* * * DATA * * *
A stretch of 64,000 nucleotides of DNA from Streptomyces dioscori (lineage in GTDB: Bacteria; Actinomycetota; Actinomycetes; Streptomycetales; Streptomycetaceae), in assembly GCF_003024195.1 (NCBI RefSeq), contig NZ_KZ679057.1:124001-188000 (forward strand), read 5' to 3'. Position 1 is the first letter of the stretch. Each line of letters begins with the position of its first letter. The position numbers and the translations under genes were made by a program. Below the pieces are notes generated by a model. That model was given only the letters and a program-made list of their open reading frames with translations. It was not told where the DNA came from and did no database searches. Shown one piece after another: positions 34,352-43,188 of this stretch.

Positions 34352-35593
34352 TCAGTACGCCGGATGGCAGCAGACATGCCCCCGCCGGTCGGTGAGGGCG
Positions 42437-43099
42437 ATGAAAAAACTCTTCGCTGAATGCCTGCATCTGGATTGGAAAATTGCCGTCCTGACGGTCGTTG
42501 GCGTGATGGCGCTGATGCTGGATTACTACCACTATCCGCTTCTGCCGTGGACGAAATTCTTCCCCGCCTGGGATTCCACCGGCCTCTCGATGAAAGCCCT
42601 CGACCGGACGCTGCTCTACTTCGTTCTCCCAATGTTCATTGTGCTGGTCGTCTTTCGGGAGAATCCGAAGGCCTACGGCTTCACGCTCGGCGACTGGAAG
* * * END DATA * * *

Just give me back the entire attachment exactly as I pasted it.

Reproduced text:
A stretch of 64,000 nucleotides of DNA from Streptomyces dioscori (lineage in GTDB: Bacteria; Actinomycetota; Actinomycetes; Streptomycetales; Streptomycetaceae), in assembly GCF_003024195.1 (NCBI RefSeq), contig NZ_KZ679057.1:124001-188000 (forward strand), read 5' to 3'. Position 1 is the first letter of the stretch. Each line of letters begins with the position of its first letter. The position numbers and the translations under genes were made by a program. Below the pieces are notes generated by a model. That model was given only the letters and a program-made list of their open reading frames with translations. It was not told where the DNA came from and did no database searches. Shown one piece after another: positions 34,352-43,188 of this stretch.

Positions 34352-35593
34352 TCAGTACGCCGGATGGCAGCAGACATGCCCCCGCCGGTCGGTGAGGGCG
Positions 42437-43099
42437 ATGAAAAAACTCTTCGCTGAATGCCTGCATCTGGATTGGAAAATTGCCGTCCTGACGGTCGTTG
42501 GCGTGATGGCGCTGATGCTGGATTACTACCACTATCCGCTTCTGCCGTGGACGAAATTCTTCCCCGCCTGGGATTCCACCGGCCTCTCGATGAAAGCCCT
42601 CGACCGGACGCTGCTCTACTTCGTTCTCCCAATGTTCATTGTGCTGGTCGTCTTTCGGGAGAATCCGAAGGCCTACGGCTTCACGCTCGGCGACTGGAAG